There’s something niggling inside me. Commonsense. Darn, it’s getting in the way. It always does in my case. It’s quite a nuisance really because I am so sorely tempted by this six figure supposed deal and film rights deal.

    So stupid stupid stupid commonsense wins of course as it mostly does.

    I pick up the phone and call my agent.

    I am shocked when my agent laughs. This is serious!

    “Oh I know who that is! That publisher is currently under negotiation from the BIG THUNDER EAT ALL PUBLISHING HOUSES INC. The word on the street is that they are closing all lists in your genre and going into non fiction!”

    And you nearly jumped.


    “If it ain’t broke. Don’t fix it.”

  4. Penny Dawn said:

    As a writer of often-times erotic romance, I have to draw a parallel, here. A good agent is like a good man. You don’t want to leave one who works for you just because another *might* be good with his mouth.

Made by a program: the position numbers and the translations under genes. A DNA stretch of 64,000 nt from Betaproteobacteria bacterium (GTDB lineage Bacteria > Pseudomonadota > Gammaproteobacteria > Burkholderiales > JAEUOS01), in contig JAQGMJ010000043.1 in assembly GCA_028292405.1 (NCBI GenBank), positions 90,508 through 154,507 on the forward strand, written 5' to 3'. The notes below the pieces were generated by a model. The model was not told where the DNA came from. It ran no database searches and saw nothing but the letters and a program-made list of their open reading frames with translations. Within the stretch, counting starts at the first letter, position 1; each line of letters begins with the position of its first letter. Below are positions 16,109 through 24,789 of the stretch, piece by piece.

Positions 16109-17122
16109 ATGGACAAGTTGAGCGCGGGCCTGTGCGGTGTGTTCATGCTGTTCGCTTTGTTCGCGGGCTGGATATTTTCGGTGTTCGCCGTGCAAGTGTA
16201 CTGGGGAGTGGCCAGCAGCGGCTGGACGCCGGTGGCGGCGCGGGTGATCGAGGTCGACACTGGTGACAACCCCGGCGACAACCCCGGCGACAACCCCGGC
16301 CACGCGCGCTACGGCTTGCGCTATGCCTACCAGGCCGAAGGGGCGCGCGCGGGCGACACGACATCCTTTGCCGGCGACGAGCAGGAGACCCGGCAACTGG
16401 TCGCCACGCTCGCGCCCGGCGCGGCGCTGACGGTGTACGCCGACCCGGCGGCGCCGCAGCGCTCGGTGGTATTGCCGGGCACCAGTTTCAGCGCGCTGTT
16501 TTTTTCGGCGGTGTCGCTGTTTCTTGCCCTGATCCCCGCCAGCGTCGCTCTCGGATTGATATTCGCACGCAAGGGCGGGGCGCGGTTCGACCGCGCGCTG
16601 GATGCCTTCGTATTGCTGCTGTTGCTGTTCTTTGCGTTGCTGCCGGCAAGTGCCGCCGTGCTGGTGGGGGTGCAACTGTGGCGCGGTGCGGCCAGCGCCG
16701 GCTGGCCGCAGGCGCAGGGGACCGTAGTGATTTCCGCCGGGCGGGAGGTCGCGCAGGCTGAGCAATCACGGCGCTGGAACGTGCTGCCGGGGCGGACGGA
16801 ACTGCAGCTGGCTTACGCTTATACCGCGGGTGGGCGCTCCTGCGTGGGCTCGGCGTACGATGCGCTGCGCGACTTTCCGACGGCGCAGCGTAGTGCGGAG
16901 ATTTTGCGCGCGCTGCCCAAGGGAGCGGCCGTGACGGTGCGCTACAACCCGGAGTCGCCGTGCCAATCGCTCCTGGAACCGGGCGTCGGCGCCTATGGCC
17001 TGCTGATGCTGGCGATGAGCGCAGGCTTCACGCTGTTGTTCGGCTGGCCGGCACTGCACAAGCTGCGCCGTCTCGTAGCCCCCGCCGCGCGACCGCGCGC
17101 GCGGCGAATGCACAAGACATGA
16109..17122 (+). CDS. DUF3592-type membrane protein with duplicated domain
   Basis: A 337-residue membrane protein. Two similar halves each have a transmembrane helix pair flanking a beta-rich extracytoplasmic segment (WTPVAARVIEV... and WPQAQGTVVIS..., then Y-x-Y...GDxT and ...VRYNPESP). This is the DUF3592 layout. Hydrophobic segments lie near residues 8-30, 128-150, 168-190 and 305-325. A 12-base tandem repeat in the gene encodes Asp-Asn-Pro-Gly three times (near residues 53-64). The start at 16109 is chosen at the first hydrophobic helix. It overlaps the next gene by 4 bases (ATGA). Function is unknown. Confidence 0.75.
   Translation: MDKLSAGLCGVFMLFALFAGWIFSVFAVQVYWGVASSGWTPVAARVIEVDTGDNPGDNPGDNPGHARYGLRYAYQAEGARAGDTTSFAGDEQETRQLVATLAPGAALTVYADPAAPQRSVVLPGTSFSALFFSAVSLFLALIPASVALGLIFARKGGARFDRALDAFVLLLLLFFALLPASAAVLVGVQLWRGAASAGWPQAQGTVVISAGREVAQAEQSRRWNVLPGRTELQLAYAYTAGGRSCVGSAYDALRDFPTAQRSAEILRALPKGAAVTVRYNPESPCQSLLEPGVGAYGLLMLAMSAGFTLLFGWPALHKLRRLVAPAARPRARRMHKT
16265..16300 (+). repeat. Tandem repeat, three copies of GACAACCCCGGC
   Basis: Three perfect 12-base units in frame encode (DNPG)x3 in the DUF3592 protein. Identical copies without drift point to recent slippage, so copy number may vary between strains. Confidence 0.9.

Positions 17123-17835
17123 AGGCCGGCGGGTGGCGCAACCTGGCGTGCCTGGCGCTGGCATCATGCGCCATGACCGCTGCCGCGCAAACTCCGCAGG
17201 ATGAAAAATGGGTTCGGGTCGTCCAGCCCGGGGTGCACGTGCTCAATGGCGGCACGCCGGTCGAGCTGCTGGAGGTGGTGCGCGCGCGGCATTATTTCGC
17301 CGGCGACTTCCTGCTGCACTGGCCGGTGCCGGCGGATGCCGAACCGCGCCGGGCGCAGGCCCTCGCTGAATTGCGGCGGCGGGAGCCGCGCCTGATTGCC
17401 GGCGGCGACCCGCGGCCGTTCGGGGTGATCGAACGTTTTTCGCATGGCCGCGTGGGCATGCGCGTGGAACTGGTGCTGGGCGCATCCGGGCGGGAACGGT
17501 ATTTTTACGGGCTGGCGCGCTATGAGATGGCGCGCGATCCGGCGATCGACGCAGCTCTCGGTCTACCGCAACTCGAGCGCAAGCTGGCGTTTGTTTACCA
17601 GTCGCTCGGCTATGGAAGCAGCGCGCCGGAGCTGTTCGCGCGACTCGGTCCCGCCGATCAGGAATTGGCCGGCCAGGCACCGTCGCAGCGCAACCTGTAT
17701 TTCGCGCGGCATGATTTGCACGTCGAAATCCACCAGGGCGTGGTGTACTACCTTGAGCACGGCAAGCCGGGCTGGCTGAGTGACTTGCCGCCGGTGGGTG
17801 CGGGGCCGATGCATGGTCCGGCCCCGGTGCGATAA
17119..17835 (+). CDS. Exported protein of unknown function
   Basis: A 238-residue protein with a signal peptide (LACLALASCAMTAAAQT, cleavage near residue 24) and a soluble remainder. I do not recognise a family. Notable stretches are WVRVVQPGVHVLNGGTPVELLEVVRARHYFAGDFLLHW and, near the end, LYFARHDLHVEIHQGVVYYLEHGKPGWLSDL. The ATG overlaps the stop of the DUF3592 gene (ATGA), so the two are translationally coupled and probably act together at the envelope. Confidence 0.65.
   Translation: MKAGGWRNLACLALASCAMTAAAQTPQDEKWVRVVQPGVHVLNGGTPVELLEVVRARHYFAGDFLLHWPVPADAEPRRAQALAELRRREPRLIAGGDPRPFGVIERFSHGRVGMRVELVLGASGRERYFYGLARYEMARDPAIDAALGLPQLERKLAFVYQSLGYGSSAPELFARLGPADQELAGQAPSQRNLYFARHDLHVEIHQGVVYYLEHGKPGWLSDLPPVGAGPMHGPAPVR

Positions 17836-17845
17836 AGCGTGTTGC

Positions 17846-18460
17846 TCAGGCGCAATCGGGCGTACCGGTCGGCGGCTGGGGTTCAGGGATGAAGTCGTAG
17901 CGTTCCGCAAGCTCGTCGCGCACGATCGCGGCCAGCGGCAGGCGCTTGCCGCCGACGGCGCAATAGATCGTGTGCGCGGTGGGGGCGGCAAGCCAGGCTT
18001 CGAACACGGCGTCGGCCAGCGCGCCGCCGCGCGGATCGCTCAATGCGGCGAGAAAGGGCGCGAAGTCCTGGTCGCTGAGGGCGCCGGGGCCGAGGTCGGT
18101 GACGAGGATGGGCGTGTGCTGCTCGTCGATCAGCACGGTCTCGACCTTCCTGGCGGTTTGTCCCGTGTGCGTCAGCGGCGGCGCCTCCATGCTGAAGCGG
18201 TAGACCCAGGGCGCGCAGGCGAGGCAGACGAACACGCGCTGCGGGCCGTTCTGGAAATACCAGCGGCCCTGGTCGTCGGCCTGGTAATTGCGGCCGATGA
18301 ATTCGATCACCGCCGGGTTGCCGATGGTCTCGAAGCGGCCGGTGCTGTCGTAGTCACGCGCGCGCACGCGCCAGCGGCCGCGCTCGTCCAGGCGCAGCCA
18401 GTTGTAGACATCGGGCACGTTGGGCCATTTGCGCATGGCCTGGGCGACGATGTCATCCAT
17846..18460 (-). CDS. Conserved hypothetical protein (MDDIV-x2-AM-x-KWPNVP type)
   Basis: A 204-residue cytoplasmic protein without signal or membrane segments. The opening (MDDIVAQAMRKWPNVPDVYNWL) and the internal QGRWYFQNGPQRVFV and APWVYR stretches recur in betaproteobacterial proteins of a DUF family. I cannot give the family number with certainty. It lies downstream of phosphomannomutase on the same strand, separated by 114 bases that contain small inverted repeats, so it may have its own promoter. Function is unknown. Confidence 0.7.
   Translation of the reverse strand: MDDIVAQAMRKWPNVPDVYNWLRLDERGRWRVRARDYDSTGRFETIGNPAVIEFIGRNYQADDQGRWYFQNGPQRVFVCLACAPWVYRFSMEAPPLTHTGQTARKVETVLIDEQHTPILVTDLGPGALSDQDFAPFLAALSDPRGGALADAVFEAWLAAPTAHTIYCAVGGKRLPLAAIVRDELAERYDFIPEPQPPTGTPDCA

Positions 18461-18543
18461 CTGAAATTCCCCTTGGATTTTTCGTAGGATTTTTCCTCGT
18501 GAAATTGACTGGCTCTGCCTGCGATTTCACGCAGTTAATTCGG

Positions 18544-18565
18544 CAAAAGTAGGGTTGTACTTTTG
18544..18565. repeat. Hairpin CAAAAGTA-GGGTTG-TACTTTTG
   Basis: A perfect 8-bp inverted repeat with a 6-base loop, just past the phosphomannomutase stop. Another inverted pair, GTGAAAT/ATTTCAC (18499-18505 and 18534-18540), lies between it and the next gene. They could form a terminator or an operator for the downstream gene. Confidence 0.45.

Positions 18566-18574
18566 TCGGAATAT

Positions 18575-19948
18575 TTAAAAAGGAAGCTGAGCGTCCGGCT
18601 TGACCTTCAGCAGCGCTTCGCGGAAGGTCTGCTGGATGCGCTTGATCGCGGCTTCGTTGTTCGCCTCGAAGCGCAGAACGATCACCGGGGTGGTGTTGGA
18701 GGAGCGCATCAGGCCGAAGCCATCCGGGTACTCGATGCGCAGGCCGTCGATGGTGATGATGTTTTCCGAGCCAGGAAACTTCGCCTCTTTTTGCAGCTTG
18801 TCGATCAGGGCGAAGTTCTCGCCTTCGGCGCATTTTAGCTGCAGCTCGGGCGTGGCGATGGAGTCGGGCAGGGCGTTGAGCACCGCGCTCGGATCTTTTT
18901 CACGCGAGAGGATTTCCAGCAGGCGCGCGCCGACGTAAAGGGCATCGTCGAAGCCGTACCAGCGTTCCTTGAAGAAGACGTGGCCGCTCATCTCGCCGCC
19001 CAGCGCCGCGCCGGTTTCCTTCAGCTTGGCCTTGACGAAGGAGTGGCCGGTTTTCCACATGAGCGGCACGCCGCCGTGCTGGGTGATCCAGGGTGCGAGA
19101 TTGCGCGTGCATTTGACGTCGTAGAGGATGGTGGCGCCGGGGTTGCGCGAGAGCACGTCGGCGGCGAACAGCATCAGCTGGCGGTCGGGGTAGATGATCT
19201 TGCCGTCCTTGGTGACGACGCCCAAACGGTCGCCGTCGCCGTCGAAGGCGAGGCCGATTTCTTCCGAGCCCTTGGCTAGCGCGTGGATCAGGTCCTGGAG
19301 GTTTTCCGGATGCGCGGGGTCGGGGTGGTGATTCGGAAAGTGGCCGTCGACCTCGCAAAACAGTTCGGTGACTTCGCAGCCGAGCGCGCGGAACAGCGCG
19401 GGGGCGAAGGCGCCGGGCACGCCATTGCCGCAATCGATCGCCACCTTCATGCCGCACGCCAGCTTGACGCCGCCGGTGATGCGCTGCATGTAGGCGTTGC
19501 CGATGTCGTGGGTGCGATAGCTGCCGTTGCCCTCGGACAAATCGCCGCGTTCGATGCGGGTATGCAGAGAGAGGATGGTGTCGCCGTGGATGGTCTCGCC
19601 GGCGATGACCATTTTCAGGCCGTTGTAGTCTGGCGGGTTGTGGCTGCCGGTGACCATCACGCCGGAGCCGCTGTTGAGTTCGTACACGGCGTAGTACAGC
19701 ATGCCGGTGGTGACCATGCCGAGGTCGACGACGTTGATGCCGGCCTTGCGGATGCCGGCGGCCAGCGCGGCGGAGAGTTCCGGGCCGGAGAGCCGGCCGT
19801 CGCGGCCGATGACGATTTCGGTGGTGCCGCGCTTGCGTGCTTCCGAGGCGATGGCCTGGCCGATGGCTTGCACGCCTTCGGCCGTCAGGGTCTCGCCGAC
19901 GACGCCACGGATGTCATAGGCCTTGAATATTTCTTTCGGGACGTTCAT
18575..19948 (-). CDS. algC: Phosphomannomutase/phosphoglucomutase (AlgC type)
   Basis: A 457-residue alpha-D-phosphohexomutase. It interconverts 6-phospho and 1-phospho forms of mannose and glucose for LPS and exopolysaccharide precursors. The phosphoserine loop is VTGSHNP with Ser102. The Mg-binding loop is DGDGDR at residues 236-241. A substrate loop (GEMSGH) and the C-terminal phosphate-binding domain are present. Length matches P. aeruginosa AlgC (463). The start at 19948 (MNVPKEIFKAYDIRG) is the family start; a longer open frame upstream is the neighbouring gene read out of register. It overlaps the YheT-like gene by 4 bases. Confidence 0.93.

You’re right, Kristin. What goes around, comes around. Good Karma.

  5. doc-t said:

    this sounds a bit like… well, every other field.

    Whether you’re a consultant, Medical Doctor, attorney, mechanic, or factory worker, you work for a living. You’re paid to produce a product and that product may take the form of manual labor, a healed patient, or a won case.

    it is normal, and appropriate for workers to want to be paid what they are worth and then some.